A Clear Choice: 12-step CMMS selection guide
One of the major challenges facing many companies is the selection of an appropriate computerized maintenance management system (CMMS). But how do they determine what the best system is for their organization? Some computer systems are designed specifically for maintenance related activities while others are designed primarily as financial systems. Some CMMS selection decisions are even based on factors that may not necessarily support reliability strategies, asset management or basic user interface — and as a result, more time, effort and money is spent trying to complete reliability goals and improve overall performance.
The following step-by-step guide (spun off from the successes of an implementation with worldwide metal manufacturer Timken Steel) will help any organization through the selection process.
1. Review current system.
Two major reasons drive the need for a company to select a new platform. Firstly, the current CMMS was older-version software no longer being supported by the vendor; consequently any software issues would require internal IT effort. The second reason was the limited capabilities of the current CMMS, such as the data analysis, which was executed by a third-party software package.
2. Form selection committee.
Seek input from all functions potentially impacted by the CMMS to ensure the system meets user requirements and gains acceptance. At Timken, the committee was made up of cross-functional members, such as the functional owner, super-users, those who depend on current CMMS information and those who support the users/system. This included the maintenance manager, plant manager, reliability manager, maintenance supervisors, reliability analyst, CMMS analyst, manager of indirect purchasing, planners and IT.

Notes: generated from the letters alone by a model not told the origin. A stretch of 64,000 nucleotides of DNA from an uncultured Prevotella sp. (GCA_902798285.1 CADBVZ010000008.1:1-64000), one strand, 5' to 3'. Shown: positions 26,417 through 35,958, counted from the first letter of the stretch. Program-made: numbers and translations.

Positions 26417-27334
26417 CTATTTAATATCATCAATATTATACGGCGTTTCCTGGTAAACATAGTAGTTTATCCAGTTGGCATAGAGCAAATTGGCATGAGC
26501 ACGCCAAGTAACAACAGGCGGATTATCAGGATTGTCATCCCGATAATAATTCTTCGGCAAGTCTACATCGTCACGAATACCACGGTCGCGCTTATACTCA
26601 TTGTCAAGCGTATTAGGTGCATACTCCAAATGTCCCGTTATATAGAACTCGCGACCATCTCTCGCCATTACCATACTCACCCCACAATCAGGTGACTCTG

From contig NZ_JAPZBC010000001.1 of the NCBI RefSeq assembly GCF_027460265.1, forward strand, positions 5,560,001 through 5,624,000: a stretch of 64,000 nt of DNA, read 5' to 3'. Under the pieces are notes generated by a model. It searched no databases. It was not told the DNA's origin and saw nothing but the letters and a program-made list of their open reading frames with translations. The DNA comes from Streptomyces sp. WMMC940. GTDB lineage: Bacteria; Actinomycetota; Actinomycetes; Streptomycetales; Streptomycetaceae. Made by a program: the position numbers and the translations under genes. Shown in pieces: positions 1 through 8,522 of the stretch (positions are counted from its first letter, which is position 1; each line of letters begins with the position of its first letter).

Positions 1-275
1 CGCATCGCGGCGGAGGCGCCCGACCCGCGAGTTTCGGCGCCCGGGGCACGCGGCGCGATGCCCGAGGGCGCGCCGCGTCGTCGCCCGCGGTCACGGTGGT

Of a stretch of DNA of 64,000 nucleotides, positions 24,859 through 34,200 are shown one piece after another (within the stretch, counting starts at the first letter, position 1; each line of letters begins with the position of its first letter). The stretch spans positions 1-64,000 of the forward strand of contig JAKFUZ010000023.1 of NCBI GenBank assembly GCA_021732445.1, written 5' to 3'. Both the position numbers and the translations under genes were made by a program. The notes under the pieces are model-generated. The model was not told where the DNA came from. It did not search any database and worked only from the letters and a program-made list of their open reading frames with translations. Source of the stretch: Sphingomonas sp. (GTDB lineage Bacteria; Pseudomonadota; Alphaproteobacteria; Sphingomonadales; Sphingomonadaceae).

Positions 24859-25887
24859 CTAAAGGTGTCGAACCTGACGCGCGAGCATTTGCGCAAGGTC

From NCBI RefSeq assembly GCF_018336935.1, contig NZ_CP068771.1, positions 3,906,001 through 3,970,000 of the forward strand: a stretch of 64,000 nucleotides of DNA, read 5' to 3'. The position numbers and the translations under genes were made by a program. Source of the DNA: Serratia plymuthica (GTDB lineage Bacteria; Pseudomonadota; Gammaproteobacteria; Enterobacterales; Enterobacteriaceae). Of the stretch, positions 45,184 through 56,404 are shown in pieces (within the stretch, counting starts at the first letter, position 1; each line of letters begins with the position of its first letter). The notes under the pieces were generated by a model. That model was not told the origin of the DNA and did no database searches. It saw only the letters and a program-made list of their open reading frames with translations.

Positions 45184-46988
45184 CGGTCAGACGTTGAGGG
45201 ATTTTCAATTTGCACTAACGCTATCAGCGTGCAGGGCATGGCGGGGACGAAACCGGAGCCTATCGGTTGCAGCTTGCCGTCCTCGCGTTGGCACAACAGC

Client also elected to seek external support from a consulting organization familiar with CMMS selection, integration and implementation, such as ABB, with the primary responsibility of facilitating the various activities, providing recommendations as needed while inserting reliability engineering concepts allowing for improving productivity and reducing maintenance cost.
3. Review business processes.
To cover all potential “show stoppers,” each business process owner directly impacted by the implementation of a new CMMS was interviewed and asked to provide business process flowcharts and standard reports generated from the CMMS database. The interviews also focused on gaining an understanding of any anticipated business process changes as a result of implementing a new CMMS.
4. Solicit feedback from current users.
First, an online survey — covering areas such as support and infrastructure; work-order management, PM/PdM capability; reports; job planning; accounting; purchase transactions; and inventory management — was conducted. Second, interviews took place with functional managers and local system support personnel on how individuals used the current CMMS to conduct their business.
5. Develop the topological maps.
The next step was the development of the topological maps going from “as is” to “to be.” This exercise brought a clear view of the complex interfaces and the numerous reports generated, and some current processes were actually limited by the current CMMS capabilities.
6. Define new key requirements.
Business managers had pinpointed prior in-house best-practices improvement initiates, but they had not been implemented due to the limitations of the current CMMS. These became identified as key requirements and were documented to ensure they were addressed during the CMMS evaluations.